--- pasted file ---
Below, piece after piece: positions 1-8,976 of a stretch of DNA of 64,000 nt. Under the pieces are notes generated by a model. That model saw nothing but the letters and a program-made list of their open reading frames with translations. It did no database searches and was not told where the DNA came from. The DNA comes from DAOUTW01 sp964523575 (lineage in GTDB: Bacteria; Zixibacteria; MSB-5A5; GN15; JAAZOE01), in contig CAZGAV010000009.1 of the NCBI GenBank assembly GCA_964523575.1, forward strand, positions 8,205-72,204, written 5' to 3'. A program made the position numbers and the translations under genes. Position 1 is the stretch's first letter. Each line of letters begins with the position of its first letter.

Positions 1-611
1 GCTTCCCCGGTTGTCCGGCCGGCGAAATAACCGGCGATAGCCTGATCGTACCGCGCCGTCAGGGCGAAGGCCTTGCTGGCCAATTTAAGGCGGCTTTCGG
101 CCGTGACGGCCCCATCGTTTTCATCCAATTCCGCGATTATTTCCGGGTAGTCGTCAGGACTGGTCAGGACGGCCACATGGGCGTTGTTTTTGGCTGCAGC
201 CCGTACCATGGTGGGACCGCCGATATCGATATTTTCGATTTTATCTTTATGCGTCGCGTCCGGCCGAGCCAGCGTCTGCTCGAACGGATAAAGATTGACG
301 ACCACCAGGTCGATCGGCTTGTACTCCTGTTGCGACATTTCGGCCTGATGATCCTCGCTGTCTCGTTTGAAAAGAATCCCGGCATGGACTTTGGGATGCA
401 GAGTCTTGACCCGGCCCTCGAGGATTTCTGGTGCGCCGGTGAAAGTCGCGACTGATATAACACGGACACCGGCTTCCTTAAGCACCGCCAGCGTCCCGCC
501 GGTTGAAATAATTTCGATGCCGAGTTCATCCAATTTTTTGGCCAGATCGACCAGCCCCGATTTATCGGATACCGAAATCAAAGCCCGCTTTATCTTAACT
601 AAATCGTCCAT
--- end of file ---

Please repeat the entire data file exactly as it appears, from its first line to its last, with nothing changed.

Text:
Below, piece after piece: positions 1-8,976 of a stretch of DNA of 64,000 nt. Under the pieces are notes generated by a model. That model saw nothing but the letters and a program-made list of their open reading frames with translations. It did no database searches and was not told where the DNA came from. The DNA comes from DAOUTW01 sp964523575 (lineage in GTDB: Bacteria; Zixibacteria; MSB-5A5; GN15; JAAZOE01), in contig CAZGAV010000009.1 of the NCBI GenBank assembly GCA_964523575.1, forward strand, positions 8,205-72,204, written 5' to 3'. A program made the position numbers and the translations under genes. Position 1 is the stretch's first letter. Each line of letters begins with the position of its first letter.

Positions 1-611
1 GCTTCCCCGGTTGTCCGGCCGGCGAAATAACCGGCGATAGCCTGATCGTACCGCGCCGTCAGGGCGAAGGCCTTGCTGGCCAATTTAAGGCGGCTTTCGG
101 CCGTGACGGCCCCATCGTTTTCATCCAATTCCGCGATTATTTCCGGGTAGTCGTCAGGACTGGTCAGGACGGCCACATGGGCGTTGTTTTTGGCTGCAGC
201 CCGTACCATGGTGGGACCGCCGATATCGATATTTTCGATTTTATCTTTATGCGTCGCGTCCGGCCGAGCCAGCGTCTGCTCGAACGGATAAAGATTGACG
301 ACCACCAGGTCGATCGGCTTGTACTCCTGTTGCGACATTTCGGCCTGATGATCCTCGCTGTCTCGTTTGAAAAGAATCCCGGCATGGACTTTGGGATGCA
401 GAGTCTTGACCCGGCCCTCGAGGATTTCTGGTGCGCCGGTGAAAGTCGCGACTGATATAACACGGACACCGGCTTCCTTAAGCACCGCCAGCGTCCCGCC
501 GGTTGAAATAATTTCGATGCCGAGTTCATCCAATTTTTTGGCCAGATCGACCAGCCCCGATTTATCGGATACCGAAATCAAAGCCCGCTTTATCTTAACT
601 AAATCGTCCAT